The Critical Care Medical Unit (CCMU) is the University’s name for the medical intensive care unit. It is a 20-bed closed unit divided into four teams (Blue 1, Blue 2, Maize 3, and Maize 4), each composed of a senior resident and an intern. Both Family Medicine and Emergency Medicine residents also rotate through the CCMU. Blue and Maize each have a dedicated faculty intensivist and pulmonary/critical care fellow. Residents take care of the some of the sickest patients in the hospital, and daily teaching sessions are focused on the conditions that we commonly see and manage, including circulatory shock, respiratory failure and mechanical ventilation, kidney failure, and all other aspects of critical care. Residents perform commonly needed bedside procedures for their patients, including but not limited to arterial line placement, central venous catheterization, acute hemodialysis catheter placement, paracentesis, and thoracentesis Dedicated procedural supervision is provided by faculty, fellows, and senior residents. Residents are also responsible for leading family meetings and coordinating complex goals of care discussions. Two teams stay until 8pm daily when the night team arrives; the other two teams sign out to the team they rounded with, allowing for appropriate continuity of care. Two seniors and two interns along with an in-house pulmonary critical care fellow cover the service overnight from 8pm to 7am.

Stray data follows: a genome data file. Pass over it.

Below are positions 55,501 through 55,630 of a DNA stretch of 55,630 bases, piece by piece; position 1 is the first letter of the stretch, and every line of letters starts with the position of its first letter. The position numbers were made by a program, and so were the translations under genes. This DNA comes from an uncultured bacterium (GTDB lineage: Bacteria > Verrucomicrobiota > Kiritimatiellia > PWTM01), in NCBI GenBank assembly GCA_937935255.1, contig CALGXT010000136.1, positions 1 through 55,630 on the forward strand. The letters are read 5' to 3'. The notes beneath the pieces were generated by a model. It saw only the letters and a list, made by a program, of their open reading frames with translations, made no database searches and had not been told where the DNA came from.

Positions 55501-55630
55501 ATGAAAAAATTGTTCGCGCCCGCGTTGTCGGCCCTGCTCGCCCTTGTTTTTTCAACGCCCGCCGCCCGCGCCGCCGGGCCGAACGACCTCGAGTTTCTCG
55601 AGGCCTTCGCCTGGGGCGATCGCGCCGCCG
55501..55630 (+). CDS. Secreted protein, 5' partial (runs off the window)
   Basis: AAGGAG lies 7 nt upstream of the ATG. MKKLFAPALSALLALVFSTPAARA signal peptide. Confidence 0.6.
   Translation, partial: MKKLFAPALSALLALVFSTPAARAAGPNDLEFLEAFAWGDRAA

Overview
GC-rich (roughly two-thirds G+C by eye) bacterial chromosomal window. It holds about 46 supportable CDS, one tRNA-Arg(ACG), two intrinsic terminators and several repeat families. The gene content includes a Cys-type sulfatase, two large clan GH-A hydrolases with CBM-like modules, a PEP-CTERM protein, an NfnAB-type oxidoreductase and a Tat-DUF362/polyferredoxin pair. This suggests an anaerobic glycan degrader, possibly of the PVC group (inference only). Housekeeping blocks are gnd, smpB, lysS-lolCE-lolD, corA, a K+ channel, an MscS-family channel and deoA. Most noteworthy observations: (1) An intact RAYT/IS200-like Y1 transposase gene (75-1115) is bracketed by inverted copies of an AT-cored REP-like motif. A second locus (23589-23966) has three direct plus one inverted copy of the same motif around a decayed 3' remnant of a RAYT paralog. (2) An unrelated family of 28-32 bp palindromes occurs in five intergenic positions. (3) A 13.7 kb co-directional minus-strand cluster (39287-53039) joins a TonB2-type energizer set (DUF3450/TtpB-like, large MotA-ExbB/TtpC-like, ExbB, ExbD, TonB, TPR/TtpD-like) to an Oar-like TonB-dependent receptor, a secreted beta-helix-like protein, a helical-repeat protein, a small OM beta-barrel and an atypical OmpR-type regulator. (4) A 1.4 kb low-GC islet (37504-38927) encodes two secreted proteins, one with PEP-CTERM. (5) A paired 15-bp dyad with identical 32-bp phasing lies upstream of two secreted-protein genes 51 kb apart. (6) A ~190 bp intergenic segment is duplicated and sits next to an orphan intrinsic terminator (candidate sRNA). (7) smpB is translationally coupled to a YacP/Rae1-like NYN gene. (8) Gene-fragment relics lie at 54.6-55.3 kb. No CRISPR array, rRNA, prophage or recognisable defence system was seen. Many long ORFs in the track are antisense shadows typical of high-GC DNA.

Cardiac Critical Care